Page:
All Syndicated

How Big Is It?

Sometimes I think storage vendors use a special type of man-ruler when measuring the size of their bits and bytes; especially when it comes down to working out how much storage their array can support. Please note, this is not about utilisation; this is about the maximum number of disks that a array can support and actually use.

Every time a vendor announces a new array; there is inevitably an increase in the maximum spindle count and almost invariably as spindles get bigger, there is a commensurate increase in capacity. More spindles, more spindles and even more spindles are the order of the day. These beasts get bigger and bigger according to their spec sheets but then you have conversations with your account manager.

  • ‘Okay, so how much disk can I put in your array?’
  • ‘Well, that depends; what are you going to use it for?’
  • ‘Oh you know, stuff!’
  • ‘Let us do a detailed study and we’ll get back to you…’
  • ‘But you say you support 1000 spindles?’
  • ‘Ahhh, we do but only when the wind blows from NNE and the Sun is waxing in Aries and the moon is mooning Virgo! Then we support 1000 spindles but at all other times, we support rather less than we say! I can’t tell you how much less…but we do support less or more, it depends!’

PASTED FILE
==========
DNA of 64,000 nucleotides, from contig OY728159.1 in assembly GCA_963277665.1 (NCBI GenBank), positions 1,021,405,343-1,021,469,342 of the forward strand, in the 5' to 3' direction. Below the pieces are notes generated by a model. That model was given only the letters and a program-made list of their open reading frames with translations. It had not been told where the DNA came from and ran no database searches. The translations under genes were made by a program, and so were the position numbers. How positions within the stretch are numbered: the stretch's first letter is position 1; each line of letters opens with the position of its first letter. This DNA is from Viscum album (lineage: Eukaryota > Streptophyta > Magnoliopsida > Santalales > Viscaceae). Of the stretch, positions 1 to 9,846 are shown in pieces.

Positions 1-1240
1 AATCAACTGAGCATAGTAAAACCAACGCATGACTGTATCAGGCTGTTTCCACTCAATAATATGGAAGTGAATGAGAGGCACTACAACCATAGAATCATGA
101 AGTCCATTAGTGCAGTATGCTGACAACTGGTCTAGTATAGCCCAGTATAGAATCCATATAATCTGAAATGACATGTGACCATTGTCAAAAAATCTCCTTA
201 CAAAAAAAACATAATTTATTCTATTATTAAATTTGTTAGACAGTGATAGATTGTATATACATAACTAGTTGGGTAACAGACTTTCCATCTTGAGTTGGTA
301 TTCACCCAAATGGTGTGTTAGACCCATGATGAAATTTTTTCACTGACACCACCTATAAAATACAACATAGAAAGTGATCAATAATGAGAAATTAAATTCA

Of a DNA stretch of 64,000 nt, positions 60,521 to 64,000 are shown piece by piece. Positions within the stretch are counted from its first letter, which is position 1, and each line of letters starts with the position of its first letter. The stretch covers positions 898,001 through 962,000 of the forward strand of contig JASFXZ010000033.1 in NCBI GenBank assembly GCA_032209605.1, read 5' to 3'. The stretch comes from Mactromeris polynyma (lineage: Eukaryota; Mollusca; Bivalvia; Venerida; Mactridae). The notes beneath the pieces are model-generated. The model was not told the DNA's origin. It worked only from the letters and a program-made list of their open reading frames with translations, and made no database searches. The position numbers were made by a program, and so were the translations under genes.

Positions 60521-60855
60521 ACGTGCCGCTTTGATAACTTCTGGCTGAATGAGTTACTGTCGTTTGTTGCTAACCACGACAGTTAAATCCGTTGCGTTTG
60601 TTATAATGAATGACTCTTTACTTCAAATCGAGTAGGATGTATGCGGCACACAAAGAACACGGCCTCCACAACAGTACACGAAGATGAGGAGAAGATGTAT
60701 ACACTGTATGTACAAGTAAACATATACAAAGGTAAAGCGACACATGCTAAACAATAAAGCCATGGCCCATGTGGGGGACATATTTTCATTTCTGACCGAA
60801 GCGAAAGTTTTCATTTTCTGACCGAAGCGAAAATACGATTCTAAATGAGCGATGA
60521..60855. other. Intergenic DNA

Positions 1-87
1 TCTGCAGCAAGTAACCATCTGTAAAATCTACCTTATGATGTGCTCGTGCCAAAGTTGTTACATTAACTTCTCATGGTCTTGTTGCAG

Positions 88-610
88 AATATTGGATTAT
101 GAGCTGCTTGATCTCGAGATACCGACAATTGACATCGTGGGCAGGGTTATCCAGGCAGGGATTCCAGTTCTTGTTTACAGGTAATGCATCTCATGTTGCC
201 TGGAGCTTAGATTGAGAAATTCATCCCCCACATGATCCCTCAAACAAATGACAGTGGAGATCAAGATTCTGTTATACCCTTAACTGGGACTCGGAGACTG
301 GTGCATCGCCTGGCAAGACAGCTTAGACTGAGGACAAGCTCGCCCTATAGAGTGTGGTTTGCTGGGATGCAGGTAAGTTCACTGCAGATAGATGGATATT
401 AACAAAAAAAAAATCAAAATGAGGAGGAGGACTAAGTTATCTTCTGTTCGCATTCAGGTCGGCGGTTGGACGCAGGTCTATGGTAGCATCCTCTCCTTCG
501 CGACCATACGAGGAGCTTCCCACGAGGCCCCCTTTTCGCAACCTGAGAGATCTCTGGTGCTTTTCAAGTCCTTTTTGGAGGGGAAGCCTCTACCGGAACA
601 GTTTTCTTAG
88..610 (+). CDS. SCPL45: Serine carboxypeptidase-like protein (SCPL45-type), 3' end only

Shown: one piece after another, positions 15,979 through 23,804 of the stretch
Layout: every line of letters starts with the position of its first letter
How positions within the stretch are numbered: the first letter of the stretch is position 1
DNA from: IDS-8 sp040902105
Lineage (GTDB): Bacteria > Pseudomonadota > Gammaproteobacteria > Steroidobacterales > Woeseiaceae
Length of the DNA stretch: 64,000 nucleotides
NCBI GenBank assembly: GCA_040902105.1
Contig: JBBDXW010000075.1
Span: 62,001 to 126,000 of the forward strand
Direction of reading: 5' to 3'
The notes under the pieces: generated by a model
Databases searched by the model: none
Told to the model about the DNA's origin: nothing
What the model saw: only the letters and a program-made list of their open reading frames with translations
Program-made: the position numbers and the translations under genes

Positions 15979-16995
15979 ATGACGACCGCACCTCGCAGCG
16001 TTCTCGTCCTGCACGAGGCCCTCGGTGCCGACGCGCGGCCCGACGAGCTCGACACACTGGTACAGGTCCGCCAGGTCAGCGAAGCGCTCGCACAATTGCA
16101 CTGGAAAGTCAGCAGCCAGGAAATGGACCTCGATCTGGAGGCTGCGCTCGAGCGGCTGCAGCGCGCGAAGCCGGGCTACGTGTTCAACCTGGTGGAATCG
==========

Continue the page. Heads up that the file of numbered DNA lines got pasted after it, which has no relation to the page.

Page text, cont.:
At times, the whole business is more opaque than a black-out blind! And when software is priced on a per frame/head/array basis; sometimes based on the maximum capacity that an array could support on that special day when it can support its maximum amount of disk, it’s quite frankly mildly irritating!

Lets have sensible incremental software pricing, lets have proper disclosure as to what is meant when talking about maximum capacity and lets get some transparency into this business.

About the author

Martin Glassborow

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